DUP councillors struck dumb on prospect of Irish language act
A number of DUP councillors across Northern Ireland have declined to comment on how the party's grass roots would respond to an Irish language act.
The News Letter rang a sample of 20 local representatives on Tuesday and not one of the 10 who answered their phones was prepared to discuss their views on the prospect of new legislation.
Statutory protection for Irish language has been one of Sinn Fein’s main demands prior to re-establishing the Northern Ireland Executive.
In a Facebook message yesterday, former DUP leader Peter Robinson said it was “entirely legitimate” for Sinn Fein to press for the implementation of an act – but said statutory protection for Ulster Scots should also be included.
However, the elected representatives were referring all questions to the party press office.
Carrickfergus councillor Billy Ashe said he was “not in a position to comment,” while Omagh councillor Errol Thompson said: “I don’t want to talk to you about that. I would refer you to the party press office.”
Councillor Trevor Clarke from Coleraine said any talk of an Irish language act was “speculation” and added: “I couldn’t really say very much unless I knew exactly what it looked like.”
Armagh councillor Freda Donnelly said: “I’d rather you just went through the press office”. Tommy Jeffers, a DUP representative on Lisburn and Castlereagh Council, said: “I’ll have to refer you to the press office.”
In Tuesday’s News Letter, TUV leader Jim Allister said an Irish language act enshrined in law would be a “vehicle to hollow out our Britishness,” and called on DUP members to “take a stand on this pivotal issue”.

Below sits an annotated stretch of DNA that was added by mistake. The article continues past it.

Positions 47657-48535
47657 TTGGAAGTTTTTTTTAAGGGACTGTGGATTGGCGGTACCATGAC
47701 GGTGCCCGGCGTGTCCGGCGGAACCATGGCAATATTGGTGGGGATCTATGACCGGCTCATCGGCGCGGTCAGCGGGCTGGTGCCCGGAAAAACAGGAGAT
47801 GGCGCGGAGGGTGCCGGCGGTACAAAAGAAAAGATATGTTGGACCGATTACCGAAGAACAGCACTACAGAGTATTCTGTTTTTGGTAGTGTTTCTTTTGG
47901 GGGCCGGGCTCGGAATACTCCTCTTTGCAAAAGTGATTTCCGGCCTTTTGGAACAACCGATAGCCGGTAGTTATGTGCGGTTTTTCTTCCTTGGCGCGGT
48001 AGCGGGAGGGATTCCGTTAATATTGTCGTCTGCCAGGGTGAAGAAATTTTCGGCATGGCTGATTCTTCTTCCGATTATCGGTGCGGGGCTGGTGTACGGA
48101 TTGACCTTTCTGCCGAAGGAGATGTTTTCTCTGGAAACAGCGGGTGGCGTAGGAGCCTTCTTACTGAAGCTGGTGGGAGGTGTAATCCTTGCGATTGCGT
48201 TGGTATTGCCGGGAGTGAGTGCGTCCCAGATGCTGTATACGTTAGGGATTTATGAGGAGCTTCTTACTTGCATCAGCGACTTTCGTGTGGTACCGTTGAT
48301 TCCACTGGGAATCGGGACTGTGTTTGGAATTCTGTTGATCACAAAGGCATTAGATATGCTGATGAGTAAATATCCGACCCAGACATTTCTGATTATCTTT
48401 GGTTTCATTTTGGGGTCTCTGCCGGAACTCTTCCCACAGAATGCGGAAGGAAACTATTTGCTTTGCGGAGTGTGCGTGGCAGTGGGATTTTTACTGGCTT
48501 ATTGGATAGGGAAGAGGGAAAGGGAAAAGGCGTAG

Other DUP councillors not wishing to comment were West Tyrone councillor Mark Buchanan, Castlereagh representative Sharon Skillen, Cllr Mark Baxter from Craigavon and Enniskillen councillor Keith Elliott.
Cllr Scott Carson from Lisburn said “you would need to go through the party’s press office”.
Former DUP MLA Nelson McCausland said: “Across the unionist community there is a view that this is not so much about language as about identity and the affirmation of identity, and therefore a culture act should reflect all of the cultural traditions that are indigenous to Northern Ireland – to ensure that they are treated fairly and equitably. There can’t be a situation where there is preferential treatment for the Irish language and an Irish gaelic identity.”
An Ulster-Scots Agency spokesman told the News Letter: “There is at present a very significant disparity between the treatment of the two principal minority cultures in Northern Ireland, Ulster-Scots and Irish, despite the fact that this is contrary to many international human rights agreements by which both the UK and Republic of Ireland are bound. If elected representatives agree that there should be legislation, then our hope would be that it will focus on ensuring equality and mutual respect between Irish and Ulster-Scots and will not serve to entrench the existing inequality.”